Promoting maternal and child health and improved nutrition in Somalia

Project description

Title: Promoting maternal and child health and improved nutrition in Somalia
Commissioned by: German Federal Ministry for Economic Cooperation and Development (BMZ)
Country: Somalia
Lead executing agency: Ministry of Health and Human Services, Somalia; Puntland Ministry of Health; Somaliland Ministry of Health
Overall term: 2016 to 2019


Despite efforts by Somali authorities to improve maternal and child health, and the population’s nutrition situation, child and maternal mortality in Somalia is still at one of the world’s highest levels. There are various reasons for this. The health system is underfinanced and of poor quality, there are insufficient and under qualified staff, and access roads and health centres are in short supply. The Islamic and traditional influences mean there is often scepticism towards, or rejection of sexual and reproductive health measures and ‘modern’ medical care. Only a quarter of women have access to prenatal care and only about one in ten births is assisted by qualified healthcare personnel. Over a quarter of children under five years of age suffer from chronic malnutrition. The nutritional and breastfeeding practices for infants from birth and 23 months deviate considerably from international recommendations. The World Health Organization (WHO) estimates the national average rate of child immunisation with the measles vaccine is 46 per cent. In Germany, by comparison, the rate is between 80 and 94 per cent.


The health care and advisory services for pregnant women and mothers as well as for newborns and young children has improved in Puntland, Somaliland and in Somalia’s southern and central regions.


The project focuses on three main areas.

By building up additional basic health care services, the project is improving access to better nutrition, basic hygiene and basic health care for pregnant women, mothers and children. With extensive information campaigns, for example, on the significance of immunisation, it is also creating greater trust in the state-run healthcare system.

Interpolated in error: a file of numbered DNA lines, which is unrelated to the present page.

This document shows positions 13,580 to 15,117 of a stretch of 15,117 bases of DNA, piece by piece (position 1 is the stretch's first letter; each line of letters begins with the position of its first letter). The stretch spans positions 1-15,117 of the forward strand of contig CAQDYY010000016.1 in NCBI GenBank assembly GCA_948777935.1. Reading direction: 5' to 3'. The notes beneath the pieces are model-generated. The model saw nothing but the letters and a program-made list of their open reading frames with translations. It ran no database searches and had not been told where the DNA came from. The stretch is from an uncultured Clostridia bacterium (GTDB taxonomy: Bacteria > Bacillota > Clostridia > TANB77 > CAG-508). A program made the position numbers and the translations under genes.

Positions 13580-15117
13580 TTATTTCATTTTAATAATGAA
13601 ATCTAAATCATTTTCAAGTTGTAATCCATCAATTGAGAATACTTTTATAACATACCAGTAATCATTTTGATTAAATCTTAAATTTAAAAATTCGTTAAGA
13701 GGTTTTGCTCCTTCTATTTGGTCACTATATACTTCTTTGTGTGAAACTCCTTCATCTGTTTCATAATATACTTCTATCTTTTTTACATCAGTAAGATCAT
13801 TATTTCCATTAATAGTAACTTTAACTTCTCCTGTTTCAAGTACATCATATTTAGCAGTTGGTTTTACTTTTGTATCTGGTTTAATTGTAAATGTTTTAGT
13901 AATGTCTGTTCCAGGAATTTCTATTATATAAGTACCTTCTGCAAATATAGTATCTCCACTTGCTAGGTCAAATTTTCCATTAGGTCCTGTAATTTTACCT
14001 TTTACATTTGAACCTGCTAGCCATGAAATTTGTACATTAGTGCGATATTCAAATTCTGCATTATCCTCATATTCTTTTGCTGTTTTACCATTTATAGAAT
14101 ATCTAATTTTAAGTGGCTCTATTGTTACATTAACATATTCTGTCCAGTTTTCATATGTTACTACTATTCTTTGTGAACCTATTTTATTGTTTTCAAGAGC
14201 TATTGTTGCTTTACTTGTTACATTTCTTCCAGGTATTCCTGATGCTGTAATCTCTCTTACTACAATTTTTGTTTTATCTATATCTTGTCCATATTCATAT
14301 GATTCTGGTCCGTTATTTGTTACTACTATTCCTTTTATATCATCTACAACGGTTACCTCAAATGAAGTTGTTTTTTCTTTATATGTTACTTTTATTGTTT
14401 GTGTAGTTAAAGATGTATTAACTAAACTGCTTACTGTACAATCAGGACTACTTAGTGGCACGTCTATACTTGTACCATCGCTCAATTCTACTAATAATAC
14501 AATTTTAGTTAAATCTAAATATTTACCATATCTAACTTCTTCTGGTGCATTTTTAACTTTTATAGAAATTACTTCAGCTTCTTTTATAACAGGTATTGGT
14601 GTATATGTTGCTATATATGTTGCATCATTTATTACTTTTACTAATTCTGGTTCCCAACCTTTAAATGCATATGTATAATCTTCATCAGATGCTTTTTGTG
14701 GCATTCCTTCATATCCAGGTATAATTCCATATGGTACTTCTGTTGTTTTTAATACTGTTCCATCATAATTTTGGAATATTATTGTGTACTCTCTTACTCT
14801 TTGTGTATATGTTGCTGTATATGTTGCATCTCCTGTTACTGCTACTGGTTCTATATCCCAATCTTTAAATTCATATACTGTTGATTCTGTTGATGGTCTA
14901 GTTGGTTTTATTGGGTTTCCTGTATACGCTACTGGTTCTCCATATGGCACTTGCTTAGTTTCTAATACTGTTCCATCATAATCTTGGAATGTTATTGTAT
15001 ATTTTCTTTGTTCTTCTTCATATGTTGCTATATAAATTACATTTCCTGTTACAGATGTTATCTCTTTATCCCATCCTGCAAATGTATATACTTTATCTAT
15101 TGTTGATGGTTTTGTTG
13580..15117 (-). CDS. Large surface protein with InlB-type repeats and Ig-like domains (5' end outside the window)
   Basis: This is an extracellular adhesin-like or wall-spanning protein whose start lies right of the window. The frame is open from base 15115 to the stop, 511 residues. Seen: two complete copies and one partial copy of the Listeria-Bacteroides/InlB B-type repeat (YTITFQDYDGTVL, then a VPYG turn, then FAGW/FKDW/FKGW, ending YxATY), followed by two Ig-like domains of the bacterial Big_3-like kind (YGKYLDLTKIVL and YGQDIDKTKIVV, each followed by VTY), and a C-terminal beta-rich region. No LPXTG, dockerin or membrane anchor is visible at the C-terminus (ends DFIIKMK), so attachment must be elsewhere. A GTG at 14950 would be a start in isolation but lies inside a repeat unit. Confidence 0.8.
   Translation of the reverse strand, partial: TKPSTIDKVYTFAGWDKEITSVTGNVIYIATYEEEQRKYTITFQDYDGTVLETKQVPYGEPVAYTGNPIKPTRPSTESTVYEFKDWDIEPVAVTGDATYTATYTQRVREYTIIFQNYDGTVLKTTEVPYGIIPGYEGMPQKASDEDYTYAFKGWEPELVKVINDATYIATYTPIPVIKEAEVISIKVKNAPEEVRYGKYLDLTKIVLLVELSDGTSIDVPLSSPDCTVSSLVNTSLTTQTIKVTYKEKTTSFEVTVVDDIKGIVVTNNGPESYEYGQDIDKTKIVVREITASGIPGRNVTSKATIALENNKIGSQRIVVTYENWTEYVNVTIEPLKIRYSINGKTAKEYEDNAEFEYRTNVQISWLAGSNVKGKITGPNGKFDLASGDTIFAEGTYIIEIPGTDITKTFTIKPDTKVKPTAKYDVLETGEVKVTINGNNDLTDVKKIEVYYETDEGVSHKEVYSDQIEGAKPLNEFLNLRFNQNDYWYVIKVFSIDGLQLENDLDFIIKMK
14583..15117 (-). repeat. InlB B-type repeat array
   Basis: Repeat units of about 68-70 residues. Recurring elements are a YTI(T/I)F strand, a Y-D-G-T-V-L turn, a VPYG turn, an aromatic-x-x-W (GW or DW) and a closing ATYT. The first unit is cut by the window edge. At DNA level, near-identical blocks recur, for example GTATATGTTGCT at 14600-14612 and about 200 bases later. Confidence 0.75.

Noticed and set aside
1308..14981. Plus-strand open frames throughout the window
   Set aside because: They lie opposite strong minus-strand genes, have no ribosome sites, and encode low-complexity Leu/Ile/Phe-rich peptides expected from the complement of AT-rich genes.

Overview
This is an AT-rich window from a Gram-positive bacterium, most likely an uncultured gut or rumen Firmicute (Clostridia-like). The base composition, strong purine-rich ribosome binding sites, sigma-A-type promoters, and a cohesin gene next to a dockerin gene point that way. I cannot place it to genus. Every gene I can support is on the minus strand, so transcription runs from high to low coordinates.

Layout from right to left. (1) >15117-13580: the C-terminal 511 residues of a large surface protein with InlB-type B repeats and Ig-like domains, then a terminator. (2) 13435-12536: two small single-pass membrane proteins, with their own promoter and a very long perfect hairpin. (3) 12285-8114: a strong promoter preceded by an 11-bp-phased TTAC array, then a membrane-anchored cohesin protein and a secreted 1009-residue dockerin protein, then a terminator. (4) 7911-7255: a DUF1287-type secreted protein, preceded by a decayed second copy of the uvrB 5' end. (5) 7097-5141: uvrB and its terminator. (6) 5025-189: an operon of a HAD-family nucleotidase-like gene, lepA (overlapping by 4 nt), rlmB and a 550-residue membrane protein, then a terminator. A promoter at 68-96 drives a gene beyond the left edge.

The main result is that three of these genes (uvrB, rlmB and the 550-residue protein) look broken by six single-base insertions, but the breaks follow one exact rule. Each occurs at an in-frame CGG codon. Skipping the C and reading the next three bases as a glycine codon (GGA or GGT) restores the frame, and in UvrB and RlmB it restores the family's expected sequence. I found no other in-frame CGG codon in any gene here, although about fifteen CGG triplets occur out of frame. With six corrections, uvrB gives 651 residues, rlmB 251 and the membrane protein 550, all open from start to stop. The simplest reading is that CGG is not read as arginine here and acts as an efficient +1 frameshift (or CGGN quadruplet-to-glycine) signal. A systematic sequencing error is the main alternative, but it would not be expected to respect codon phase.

To enhance the health and nutrition services for mothers and children, the project team also provides training for the staff of regional and district health centres. These employees learn how to advise mothers on basic hygiene, nutrition and healthcare, and how to convince them of their importance.

The project promotes the accreditation of public and private training institutions and strengthens the educational and technical skills of the teaching personnel in the training facilities. This is intended to enhance the training given to midwives, obstetricians and nutrition advisors. Meanwhile, the project also conducts a targeted dialogue with the health ministries to encourage better personnel planning in the health sector to meet the existing needs.

To improve the management and coordination capacities of the health authorities, the project is currently piloting an electronic data system. It is also working to develop a multisectoral dialogue involving, for instance, the health, education and agriculture ministries, with the aim of bolstering food security for the population.